Hope for tax 'stability' in Cuomo LIPA plan?
Gov. Andrew M. Cuomo's proposal for restructuring LIPA includes a little-noticed plan for property tax "stability" that Long Island officials hope could mean an end to the authority's lawsuits challenging the high taxes for local power plants.
Huntington Supervisor Frank Petrone said his office has been in contact with the governor's staff to request that a tax grievance the Long Island Power Authority, seeking to lower its taxes, has filed against the Northport plant be dropped under any new structure. Last year, LIPA paid more than $72 million in taxes on the plant.
"That's how I'm reading this," Petrone said of Cuomo's use of the "tax stabilization" term.
Ultimately, Petrone said, he'd expect LIPA to drop its tax grievance cases. "That's what I'm hoping is the intention," he said.
In a meeting last week with a dozen board members of the Long Island Association, top energy officials from Cuomo's administration referred to the tax plan, said Kevin Law, LIA president. Law, who was chief executive of LIPA in 2009 when the authority first contemplated tax grievances, said Cuomo's staff didn't get into specifics. But he said the administration "doesn't want to hurt communities that have historically been good hosts for plants that generate power for Long Islanders."
Cuomo has begun an effort to overhaul LIPA, after giving it poor grades for power restoration after superstorm Sandy. He first broached privatizing the utility in his State of the State speech last month, but more recently has said he is open to all options. In any case, his staff has said, reform must include rate stabilization, better customer service, improved disaster preparedness and response and property tax stabilization.
Cuomo spokesman Matthew Wing declined to elaborate on the priorities, but he said, "The final decision will be based on the best plan that clearly shows it can meet these priorities, period."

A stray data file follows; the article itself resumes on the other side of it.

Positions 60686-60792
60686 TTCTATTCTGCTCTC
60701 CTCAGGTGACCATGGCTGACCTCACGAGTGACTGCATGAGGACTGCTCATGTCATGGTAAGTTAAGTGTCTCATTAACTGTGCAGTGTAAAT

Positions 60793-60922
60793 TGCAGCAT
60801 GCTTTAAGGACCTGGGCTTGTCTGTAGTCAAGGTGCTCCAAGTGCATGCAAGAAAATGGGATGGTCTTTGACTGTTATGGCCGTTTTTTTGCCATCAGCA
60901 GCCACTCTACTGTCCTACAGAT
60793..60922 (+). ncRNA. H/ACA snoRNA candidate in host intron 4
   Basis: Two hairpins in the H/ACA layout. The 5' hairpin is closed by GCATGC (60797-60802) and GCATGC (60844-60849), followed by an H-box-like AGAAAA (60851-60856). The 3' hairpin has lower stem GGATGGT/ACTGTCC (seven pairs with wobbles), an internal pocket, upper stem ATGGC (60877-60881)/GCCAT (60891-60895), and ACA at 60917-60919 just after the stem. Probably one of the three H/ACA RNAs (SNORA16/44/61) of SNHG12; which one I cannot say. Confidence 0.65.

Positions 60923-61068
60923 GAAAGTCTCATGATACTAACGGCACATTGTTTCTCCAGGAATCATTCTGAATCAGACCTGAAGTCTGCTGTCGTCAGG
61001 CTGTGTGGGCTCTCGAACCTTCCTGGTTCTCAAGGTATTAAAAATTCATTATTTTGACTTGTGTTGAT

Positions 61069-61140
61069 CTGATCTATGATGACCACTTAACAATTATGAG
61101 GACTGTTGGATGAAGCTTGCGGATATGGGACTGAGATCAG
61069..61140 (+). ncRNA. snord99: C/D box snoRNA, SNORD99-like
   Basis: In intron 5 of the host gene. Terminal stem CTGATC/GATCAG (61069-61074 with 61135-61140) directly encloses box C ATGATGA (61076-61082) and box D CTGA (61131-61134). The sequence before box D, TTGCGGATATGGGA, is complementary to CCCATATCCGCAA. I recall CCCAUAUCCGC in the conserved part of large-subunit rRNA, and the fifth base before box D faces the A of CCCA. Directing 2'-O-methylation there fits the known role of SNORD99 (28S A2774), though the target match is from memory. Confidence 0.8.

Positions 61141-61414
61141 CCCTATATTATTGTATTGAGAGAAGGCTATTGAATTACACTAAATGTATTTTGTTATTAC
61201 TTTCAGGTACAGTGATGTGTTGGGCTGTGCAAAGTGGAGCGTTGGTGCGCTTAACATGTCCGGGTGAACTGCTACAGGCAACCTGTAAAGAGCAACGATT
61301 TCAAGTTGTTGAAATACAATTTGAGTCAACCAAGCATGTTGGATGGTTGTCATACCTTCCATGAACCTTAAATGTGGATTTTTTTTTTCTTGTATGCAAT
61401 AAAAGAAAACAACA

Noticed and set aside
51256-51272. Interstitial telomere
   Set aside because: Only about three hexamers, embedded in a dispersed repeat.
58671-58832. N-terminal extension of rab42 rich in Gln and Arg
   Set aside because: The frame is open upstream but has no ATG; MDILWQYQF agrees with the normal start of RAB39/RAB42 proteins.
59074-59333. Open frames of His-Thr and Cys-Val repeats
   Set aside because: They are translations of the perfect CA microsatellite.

Led by Larry Schwartz, secretary to the governor, the LIA meeting last week included the top administration energy officials, including New York Power Authority chief Gil Quiniones, newly appointed state energy czar Richard Kauffman, assistant state energy secretary Thomas Congdon and finance and energy consultants with the financial firm Lazard Ltd.
Most of the questions from LIA committee members focused on Cuomo's previously stated plan to sell LIPA assets to a private company, said Law, who attended.
"We asked a lot of tough questions," said Law, who noted the LIA has not taken a position on privatization or any other option for LIPA.
"It was an excellent discussion . . . They said they were open to all options, including privatization," Law said.
LIPA has filed tax certiorari cases to lower the assessments on Northport, Port Jefferson and other National Grid-owned plants by tens of millions of dollars. It also has filed grievances for most of its other properties, including substations.
Port Jefferson Village Mayor Margot Garant said that whatever the plan, she would welcome stabilization of property taxes paid by LIPA or a future entity. LIPA last year paid $29.4 million in taxes on the Port Jefferson power station.
"We want to make sure the plant gets repowered," Garant said of a plan that would modernize the plant to make certain LIPA uses more of its energy. She said she hoped the "state can assist us and we can get on a glide path" to stable tax rates. "We don't want severe adjustments. We want to see them happen over time."
Taxes in 2009 for the Port Jefferson facility were $26.1 million and $29.4 million last year. Taxes for the E.F. Barrett plant in Island Park were $38.9 million in 2009 and $40.3 million last year.